Be Bold in Family Freedom

I’ve been watching and experiencing, as you have, the trampling upon the freedom of family life.   It can make us weary, can it not?  All we need and want is to live according to our beliefs, our unique identity, and to receive respect for God-given parental authority and choice.

There is a need for a confident boldness in being, family.   What does this confidence look like?  It means being unapologetic for the choice to have children and the truth that families are the cornerstone of civilization.  Society, powers, economies, and countries cannot survive without families.  Whether it be the myth-makers who spout lies about over population, or those who denounce families for harming the environment, or accuse them of interfering with “real” progress by holding fast to archaic ways, namely those of surrounding belief and world view.

Our strength must not wane in face of government that wants to raise our children, that wants to create laws that we know to be wrong for them, that wants to recreate and define nature, and that forces an agenda that removes parental attachment.

Do not be afraid to speak your mind to others.  Do not shy away from stating your beliefs.  Participate in the political process – unite in holy and righteous causes.  Draw encouragement by gathering together with like-minded people so that you do not feel isolation in your family.  Do not self-censor your thoughts, your expression, your voice.  When you see or hear someone express the truth about family life, let them know you agree.  Stand with them.  Find a common voice with those who speak common sense.

Do not be afraid.  Trust in God Creator of family life, in Jesus who lived in a family and is close to you, and the Holy Spirit who breathes love into our homes.  Pray without ceasing that you retain family joy, peace, and are protected from the assault of the evil one.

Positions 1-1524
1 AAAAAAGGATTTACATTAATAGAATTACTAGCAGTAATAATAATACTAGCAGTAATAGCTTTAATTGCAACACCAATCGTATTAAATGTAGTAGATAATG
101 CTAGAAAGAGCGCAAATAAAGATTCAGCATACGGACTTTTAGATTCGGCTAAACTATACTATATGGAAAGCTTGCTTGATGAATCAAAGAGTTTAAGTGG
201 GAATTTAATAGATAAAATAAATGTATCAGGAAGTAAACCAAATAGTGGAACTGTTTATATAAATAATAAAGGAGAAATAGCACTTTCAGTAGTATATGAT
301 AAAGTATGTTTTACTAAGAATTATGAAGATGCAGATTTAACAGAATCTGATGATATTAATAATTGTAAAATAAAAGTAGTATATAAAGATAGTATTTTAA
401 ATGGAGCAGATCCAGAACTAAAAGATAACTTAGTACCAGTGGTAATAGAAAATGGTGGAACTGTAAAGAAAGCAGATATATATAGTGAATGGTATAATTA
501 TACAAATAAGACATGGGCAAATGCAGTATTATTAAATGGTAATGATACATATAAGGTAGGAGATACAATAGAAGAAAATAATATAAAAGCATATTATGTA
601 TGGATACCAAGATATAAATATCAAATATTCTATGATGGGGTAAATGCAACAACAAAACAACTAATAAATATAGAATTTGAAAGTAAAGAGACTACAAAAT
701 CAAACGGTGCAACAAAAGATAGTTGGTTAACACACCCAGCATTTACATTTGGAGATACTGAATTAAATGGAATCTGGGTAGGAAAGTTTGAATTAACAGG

If you might benefit from gathering a group together to hear me speak on the topic of Be Bold Families!, I am available to you.

Email :

Attaching Hearts to Home,







Thank you Lethbridge!

It was super joining a lovely group in Lethbridge at Free Grace Fellowship church.  It isn’t often I cover two major topics in an evening but we did it! 🙂  Parenting Without Punishments or Rewards/ How to Motivated the Unmotivated Child.  Several of you have said you would like me to return.  I would love that!  Thank you to Holly for organizing with J. and L. and to the K’s, thank you for your marvellous hospitality!

Until we meet again….


Thank you to Jenny and James!

What a joy to visit with a group out Gibbons way this past week.  I shared my talk on First Time Obedience with a delightful mix of parents.  Thank you Jenny and James for your hospitality and for hosting me in your home.

I am available to gatherings.  Click on “TALKS” on the toolbar above to find out more about some of the available topics – glad to come to you!

Scroll down to my latest post on making ladies of our daughters. 🙂

Attaching Hearts to Home,


Making a Lady of Your Daughter

I’ve had many occasions to host girls in my home and provided them with a tea party.  They come dressed “fancy” and once in the environment of china, soft music, sweets and dainty sandwiches, they match their behaviour with their surroundings.  They accentuate politeness, refined speech, and move with elegance.  It is part of the fun of playing the part of a lady.  What is it they love about these play dates?  Is it just about putting on an act?